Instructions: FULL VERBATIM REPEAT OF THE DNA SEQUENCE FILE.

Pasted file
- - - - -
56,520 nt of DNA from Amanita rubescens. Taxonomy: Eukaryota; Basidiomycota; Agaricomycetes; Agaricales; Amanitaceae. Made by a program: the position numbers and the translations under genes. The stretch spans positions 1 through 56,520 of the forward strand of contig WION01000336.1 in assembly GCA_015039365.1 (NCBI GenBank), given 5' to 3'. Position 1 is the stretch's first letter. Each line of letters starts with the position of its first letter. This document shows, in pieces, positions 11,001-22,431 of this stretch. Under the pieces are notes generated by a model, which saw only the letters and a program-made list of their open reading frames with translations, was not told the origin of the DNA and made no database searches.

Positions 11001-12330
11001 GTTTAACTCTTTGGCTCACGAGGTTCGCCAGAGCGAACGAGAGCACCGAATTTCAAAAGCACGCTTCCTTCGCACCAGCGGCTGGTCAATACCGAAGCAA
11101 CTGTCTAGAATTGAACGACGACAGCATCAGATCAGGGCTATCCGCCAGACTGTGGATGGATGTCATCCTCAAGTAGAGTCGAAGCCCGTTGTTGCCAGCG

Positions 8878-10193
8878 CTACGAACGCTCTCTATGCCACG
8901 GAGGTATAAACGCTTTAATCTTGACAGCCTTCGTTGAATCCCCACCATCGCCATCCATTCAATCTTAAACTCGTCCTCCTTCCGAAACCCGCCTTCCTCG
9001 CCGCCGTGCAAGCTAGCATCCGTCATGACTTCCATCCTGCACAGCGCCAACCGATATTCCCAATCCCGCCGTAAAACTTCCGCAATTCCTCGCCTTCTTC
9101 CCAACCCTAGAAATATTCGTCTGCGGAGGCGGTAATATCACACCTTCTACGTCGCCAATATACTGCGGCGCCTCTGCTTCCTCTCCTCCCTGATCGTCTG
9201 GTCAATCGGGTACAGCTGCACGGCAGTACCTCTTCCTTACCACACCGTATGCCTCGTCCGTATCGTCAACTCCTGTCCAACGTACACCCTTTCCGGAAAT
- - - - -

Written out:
56,520 nt of DNA from Amanita rubescens. Taxonomy: Eukaryota; Basidiomycota; Agaricomycetes; Agaricales; Amanitaceae. Made by a program: the position numbers and the translations under genes. The stretch spans positions 1 through 56,520 of the forward strand of contig WION01000336.1 in assembly GCA_015039365.1 (NCBI GenBank), given 5' to 3'. Position 1 is the stretch's first letter. Each line of letters starts with the position of its first letter. This document shows, in pieces, positions 11,001-22,431 of this stretch. Under the pieces are notes generated by a model, which saw only the letters and a program-made list of their open reading frames with translations, was not told the origin of the DNA and made no database searches.

Positions 11001-12330
11001 GTTTAACTCTTTGGCTCACGAGGTTCGCCAGAGCGAACGAGAGCACCGAATTTCAAAAGCACGCTTCCTTCGCACCAGCGGCTGGTCAATACCGAAGCAA
11101 CTGTCTAGAATTGAACGACGACAGCATCAGATCAGGGCTATCCGCCAGACTGTGGATGGATGTCATCCTCAAGTAGAGTCGAAGCCCGTTGTTGCCAGCG

Positions 8878-10193
8878 CTACGAACGCTCTCTATGCCACG
8901 GAGGTATAAACGCTTTAATCTTGACAGCCTTCGTTGAATCCCCACCATCGCCATCCATTCAATCTTAAACTCGTCCTCCTTCCGAAACCCGCCTTCCTCG
9001 CCGCCGTGCAAGCTAGCATCCGTCATGACTTCCATCCTGCACAGCGCCAACCGATATTCCCAATCCCGCCGTAAAACTTCCGCAATTCCTCGCCTTCTTC
9101 CCAACCCTAGAAATATTCGTCTGCGGAGGCGGTAATATCACACCTTCTACGTCGCCAATATACTGCGGCGCCTCTGCTTCCTCTCCTCCCTGATCGTCTG
9201 GTCAATCGGGTACAGCTGCACGGCAGTACCTCTTCCTTACCACACCGTATGCCTCGTCCGTATCGTCAACTCCTGTCCAACGTACACCCTTTCCGGAAAT